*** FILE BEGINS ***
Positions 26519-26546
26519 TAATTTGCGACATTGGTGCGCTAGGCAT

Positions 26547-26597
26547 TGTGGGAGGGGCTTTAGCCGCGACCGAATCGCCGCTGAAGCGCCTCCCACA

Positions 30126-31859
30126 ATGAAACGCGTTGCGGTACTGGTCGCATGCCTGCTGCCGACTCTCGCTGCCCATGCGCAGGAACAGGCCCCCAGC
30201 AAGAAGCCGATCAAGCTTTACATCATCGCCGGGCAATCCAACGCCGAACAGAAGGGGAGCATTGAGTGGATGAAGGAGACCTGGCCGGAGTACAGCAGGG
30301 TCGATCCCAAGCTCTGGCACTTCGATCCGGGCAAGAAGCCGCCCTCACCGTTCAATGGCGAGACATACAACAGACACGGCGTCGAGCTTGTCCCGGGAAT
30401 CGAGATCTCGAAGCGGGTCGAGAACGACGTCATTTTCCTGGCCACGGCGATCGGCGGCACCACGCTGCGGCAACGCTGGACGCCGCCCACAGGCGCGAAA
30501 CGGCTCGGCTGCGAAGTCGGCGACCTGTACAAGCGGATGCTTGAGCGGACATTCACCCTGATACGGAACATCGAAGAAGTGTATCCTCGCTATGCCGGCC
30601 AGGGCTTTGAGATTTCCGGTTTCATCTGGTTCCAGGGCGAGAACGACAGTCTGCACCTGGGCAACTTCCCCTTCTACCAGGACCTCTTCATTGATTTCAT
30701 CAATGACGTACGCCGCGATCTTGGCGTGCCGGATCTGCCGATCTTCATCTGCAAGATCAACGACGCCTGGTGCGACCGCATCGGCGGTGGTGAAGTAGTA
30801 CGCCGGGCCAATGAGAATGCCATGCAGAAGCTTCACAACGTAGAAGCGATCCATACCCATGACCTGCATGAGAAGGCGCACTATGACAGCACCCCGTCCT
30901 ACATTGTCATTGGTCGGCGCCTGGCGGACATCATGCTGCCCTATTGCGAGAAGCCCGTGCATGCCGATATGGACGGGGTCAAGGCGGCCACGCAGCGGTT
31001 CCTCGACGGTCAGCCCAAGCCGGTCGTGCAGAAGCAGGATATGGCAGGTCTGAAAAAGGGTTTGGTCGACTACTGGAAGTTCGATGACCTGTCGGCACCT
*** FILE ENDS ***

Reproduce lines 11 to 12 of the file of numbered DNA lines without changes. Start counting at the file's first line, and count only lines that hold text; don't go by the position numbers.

30601 AGGGCTTTGAGATTTCCGGTTTCATCTGGTTCCAGGGCGAGAACGACAGTCTGCACCTGGGCAACTTCCCCTTCTACCAGGACCTCTTCATTGATTTCAT
30701 CAATGACGTACGCCGCGATCTTGGCGTGCCGGATCTGCCGATCTTCATCTGCAAGATCAACGACGCCTGGTGCGACCGCATCGGCGGTGGTGAAGTAGTA